Township gives chief permission to teach D.A.R.E. during regular work hours

January 12, 2011|By JENNIFER FITCH |

WAYNESBORO, Pa. — The Drug Abuse Resistance Education (D.A.R.E.) program will be offered at Hooverville Elementary School this spring, but Washington Township, Pa., police don't plan to return to other Waynesboro-area schools.

Police Chief Barry Keller asked the Washington Township Supervisors Monday if he could dedicate 80 hours of an officer's time to teach the program.

"We currently have the workbooks we need and instructors we need," Keller said.

Grant funding to offer DARE ended, Keller said. Municipalities are no longer paying into the program, he said.

"We haven't been in the schools since the year before last," Keller said.

The supervisors told Keller they are OK with using the regular work hours at Hooverville Elementary School, the only school in Washington Township. Instruction will be provided for fifth- and sixth-grade students.

Keller, who said he feels the program is worthwhile, said his officers previously served as instructors in all the Waynesboro Area School District's elementary schools. They staggered which school had the classes in which year.

The school resource officer previously based at Waynesboro Area Middle School did DARE instruction there, Keller said.

The Waynesboro Area School Board debated funding legalities and ultimately removed the school resource officer from schools for 2010-11. He returned to his employer, the Waynesboro Police Department.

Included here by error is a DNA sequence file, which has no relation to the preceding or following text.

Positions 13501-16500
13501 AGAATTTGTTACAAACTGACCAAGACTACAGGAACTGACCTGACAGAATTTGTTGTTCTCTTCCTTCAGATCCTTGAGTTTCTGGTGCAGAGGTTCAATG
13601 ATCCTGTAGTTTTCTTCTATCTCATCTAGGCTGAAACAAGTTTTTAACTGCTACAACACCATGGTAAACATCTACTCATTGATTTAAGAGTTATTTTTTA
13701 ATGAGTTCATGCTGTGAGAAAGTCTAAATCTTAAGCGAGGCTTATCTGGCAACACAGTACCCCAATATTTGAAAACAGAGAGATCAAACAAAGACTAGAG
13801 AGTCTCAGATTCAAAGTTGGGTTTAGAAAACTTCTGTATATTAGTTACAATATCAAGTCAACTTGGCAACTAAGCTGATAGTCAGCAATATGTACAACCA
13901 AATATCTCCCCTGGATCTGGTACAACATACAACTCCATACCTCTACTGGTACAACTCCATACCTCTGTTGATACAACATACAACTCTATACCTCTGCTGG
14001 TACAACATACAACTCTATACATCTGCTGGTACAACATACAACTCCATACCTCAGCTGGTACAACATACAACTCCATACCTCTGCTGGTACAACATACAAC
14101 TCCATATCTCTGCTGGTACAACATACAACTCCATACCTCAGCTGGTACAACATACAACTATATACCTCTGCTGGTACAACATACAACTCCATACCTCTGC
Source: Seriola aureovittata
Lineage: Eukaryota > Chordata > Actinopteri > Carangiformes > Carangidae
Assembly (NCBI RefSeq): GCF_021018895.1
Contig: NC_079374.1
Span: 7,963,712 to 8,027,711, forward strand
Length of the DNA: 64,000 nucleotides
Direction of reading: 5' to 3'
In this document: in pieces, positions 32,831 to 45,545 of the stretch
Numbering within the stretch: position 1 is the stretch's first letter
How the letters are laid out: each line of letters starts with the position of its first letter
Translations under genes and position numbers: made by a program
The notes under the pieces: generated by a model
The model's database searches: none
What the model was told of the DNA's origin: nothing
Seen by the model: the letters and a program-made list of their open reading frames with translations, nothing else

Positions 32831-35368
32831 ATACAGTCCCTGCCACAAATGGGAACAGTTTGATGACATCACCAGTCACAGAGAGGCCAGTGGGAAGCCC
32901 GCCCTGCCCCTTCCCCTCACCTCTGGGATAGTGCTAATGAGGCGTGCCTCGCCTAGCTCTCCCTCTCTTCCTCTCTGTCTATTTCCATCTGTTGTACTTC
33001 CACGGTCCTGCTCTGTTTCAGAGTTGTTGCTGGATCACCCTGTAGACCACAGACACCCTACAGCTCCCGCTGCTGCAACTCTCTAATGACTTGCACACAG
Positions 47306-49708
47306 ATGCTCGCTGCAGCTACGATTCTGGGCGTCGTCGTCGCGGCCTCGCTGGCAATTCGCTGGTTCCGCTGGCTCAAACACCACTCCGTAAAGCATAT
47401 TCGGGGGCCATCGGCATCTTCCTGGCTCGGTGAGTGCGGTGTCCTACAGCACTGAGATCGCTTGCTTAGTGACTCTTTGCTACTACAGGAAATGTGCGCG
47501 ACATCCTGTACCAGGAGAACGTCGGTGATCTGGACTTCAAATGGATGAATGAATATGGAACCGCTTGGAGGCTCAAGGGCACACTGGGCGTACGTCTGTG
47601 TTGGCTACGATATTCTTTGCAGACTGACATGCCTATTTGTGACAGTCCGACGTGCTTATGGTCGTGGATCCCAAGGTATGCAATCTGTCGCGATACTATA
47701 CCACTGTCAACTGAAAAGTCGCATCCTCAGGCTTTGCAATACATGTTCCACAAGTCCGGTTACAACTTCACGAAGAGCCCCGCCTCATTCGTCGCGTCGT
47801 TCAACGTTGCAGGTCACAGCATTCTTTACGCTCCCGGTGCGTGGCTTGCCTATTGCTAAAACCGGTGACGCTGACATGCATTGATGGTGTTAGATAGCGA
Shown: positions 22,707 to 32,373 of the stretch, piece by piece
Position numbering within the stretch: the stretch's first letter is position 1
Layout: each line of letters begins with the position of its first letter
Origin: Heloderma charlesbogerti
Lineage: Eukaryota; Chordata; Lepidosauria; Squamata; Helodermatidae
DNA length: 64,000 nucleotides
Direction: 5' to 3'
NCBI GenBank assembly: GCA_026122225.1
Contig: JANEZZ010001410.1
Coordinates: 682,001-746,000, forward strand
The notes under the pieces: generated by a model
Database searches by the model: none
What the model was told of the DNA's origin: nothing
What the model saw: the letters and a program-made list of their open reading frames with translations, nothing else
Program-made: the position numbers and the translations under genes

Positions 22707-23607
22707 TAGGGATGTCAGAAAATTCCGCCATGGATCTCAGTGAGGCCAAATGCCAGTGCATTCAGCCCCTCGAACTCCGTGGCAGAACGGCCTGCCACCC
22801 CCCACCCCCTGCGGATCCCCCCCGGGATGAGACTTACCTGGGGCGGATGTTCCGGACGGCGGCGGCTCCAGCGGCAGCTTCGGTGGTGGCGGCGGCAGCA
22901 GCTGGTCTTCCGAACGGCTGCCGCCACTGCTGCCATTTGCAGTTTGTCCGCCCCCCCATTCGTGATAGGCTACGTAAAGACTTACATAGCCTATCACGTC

Keller also talked to the supervisors about replacing two automated external defibrillators, commonly called AEDs. The machines can be used to shock a patient's heart during a cardiovascular attack.

The department has carried three AEDs in police cruisers for the past 10 years, Keller said. They have been used 20 times, he said.

Summit Health provided the three AEDs, and two are now non-functional, Washington Township Manager Mike Christopher said. The cost to replace each one is $2,000, he said.

A police officer would use the AED if he or she arrived on the scene before emergency medical technicians, Keller said. Officers are trained to use the devices, he said.

The supervisors told Keller to purchase the replacement AEDs using money that was not budgeted for his department.

"For the cost of $2,000, I'd hate for someone's mother, daughter, child, whoever to die because we were one short," Supervisor Jeff Geesaman said.

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